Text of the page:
Curated by Isis Awad, Roxana Fabius, and Beya Othmani

Translated into English as “singing softly,” the exhibition series title is drawn from a phrase used by Dora María Téllez Argüello, a now-liberated Nicaraguan political prisoner, to describe the singing exercises she did while she was incarcerated in isolation. Helping her to conserve her voice and defeat the political terror she endured, Téllez’s quiet singing became a powerful strategy for survival and resistance. Conceived in three movements, Cantando Bajito features artists who explore similar forms of creative resistance in the wake of widespread gender-based violence. 

Cantado Bajito: Testimonies features a wide range of artworks that foreground and build on strategies used to confront this violence, to imagine new forms of existing and thriving through and beyond it. The artworks reveal the methods individuals use to navigate violence, including the value of the testimonial, community-building, moving together in space, and subversive, even humorous, gestures that provide sustenance and pleasure. Grounded in a concept of testimony as an act that bears witness publicly, not limited to the spoken or written statement, Testimonies considers artworks as testimonial objects that carry a political memory of feminized bodies. 

The vocal aspect of testimony is one of the central threads running among the featured artworks, encompassing many bodily forms of expression such as speaking, singing, protesting, taking of space in silence, and other voiced acts, all used to seek individual and collective survival, mobilization, and resistance in the face of oppression and violence. In Testimonies, we also foreground the performance of voice as a metaphor to celebrate its power as “an expression of embodied uniqueness” (Cavarero Adriana, 2005), a rehearsal of language outside of patriarchal norms, and an affirmation of personal experience and perception.

With special thanks to members of the Cantando Bajito curatorial advisory group: Maria Carri, Maria Catarina Duncan, Kobe Ko, Zasha Kola, Marie Hélène Pereira, Mindy Seu, and Susana Vargas Cervantes.

Image: Leonilda González, Novias revolucionarias I (Revolutionary brides I), 1968. Courtesy of Museo Nacional de Artes Visuales (MNAV) Uruguay. Photo Sebastian Bach.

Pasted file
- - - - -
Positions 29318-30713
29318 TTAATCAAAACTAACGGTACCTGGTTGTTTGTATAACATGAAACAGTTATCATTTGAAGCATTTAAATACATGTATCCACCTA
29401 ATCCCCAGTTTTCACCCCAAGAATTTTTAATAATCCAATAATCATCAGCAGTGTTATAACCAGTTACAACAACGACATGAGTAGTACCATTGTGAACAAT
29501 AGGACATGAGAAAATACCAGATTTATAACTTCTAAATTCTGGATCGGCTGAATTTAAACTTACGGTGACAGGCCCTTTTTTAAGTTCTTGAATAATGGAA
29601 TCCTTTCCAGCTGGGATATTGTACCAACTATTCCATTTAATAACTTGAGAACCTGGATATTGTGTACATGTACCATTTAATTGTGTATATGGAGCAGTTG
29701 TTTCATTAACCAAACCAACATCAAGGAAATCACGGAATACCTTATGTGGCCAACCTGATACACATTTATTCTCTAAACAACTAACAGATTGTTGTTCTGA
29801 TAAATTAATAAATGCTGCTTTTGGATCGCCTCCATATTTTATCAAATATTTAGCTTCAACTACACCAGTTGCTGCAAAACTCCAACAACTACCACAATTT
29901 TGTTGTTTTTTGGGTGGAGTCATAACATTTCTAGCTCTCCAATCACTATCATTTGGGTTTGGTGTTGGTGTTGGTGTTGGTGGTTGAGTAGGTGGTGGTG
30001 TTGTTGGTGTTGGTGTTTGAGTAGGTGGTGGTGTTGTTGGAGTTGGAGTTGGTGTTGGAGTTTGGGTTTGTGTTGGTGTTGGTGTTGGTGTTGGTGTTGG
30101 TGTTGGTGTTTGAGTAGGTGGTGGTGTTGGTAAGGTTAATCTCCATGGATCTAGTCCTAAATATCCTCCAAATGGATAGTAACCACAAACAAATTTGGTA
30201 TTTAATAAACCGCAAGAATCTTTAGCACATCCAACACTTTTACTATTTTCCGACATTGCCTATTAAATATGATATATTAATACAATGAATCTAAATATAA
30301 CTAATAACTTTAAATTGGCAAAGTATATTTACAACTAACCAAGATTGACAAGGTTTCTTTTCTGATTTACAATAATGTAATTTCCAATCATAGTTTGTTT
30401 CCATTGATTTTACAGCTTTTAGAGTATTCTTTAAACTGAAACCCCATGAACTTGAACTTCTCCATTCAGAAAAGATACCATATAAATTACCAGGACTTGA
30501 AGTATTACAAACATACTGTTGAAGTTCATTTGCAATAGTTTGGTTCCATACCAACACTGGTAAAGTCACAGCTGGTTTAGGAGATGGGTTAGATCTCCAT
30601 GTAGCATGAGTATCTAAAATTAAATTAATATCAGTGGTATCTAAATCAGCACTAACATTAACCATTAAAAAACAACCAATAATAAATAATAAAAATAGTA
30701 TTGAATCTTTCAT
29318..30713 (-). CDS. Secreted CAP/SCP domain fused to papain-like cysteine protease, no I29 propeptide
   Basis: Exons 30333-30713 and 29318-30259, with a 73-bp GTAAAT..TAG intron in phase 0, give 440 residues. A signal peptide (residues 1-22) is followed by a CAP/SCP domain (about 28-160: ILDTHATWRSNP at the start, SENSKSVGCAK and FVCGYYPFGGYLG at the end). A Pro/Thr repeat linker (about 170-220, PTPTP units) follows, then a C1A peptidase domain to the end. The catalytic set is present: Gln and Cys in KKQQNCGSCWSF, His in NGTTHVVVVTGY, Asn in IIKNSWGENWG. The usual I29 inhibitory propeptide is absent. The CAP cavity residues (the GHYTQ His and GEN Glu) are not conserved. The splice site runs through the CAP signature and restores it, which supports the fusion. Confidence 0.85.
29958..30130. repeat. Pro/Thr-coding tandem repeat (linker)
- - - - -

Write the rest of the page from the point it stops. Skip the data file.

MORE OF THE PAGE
Leonilda González works are courtesy of:

About the curators

Isis Awad

Isis Awad is a curator, writer, and poet from Cairo, Egypt. She is the Founding Director of Executive Care*, a self-as-organization curatorial practice at the service of trans and queer artists of color from performance and nightlife. She also organizes national conferences aiming to find solutions for youth homelessness as Events Manager with the nonprofit organization, Point Source Youth. She was Exhibitions and Development Manager at Participant Inc in New York from 2018-19, and the MFA Exhibition Coordinator at The Milton Avery Graduate School of the Arts at Bard College from 2021-2022. Her writing has been published by The Brooklyn Rail, ArtAsiaPacific Magazine, Art Papers, BOMB Magazine, Topical Cream, and Movement Research Journal.

Roxana Fabius

Roxana Fabius is a curator and art administrator based in New York City. Between 2016 and 2022 she was Executive Director at A.I.R. Gallery, the first artist-run feminist cooperative space in the U.S. During her tenure at A.I.R. she organized programs and exhibitions with artists and thinkers such as Gordon Hall, Elizabeth Povinelli, Jack Halberstam, Che Gosset, Regina José Galindo, Lex Brown, Kazuko, Zarina, Mindy Seu, Naama Tzabar, and Howardena Pindell among many others. These exhibitions, programs and special commissions were made in collaboration with international institutions such as the Whitney Museum,  Google Arts and Culture, The Feminist Institute, and Frieze Art Fair in New York and London. Fabius has served as an adjunct professor for the Curatorial Practices seminar at the Center for Curatorial Studies, Bard College, and Tel Aviv University. She has also taught at Parsons The New School, City University of New York, Syracuse University, and Rutgers University. She is currently curating the 2024 exhibition series “Cantando Bajito” at the Ford Foundation Gallery.

Beya Othmani

Beya Othmani is an art curator and researcher from Algeria and Tunisia, dividing her time between Tunis and New York. Currently, she is the C-MAP Africa Fellow at the Museum of Modern Art (MoMA), New York. Her recent curatorial projects include the Ljubljana 35th Graphic Arts Biennial and Publishing Practices #2 at Archive Berlin. Previously, she took part in the curatorial teams of various projects with sonsbeek20→24 (2020), the Forum Expanded of the Berlinale (2019), and the Dak’Art 13 Biennial (2018), among others, and was a curatorial assistant at the Berlin-based art space, SAVVY Contemporary. Some of her latest curatorial projects explored radical feminist publishing practices, post-colonial histories of print-making, and the construction of racial identities in art in colonial and post-colonial Africa.

Sheba Chhachhi

Gabrielle Goliath

Leonilda González

Lalitha Lajmi

Kent Monkman

Tuli Mekondjo

Sylvia Netzer

Abigail Reyes

Dima Srouji

Keioui Keijaun Thomas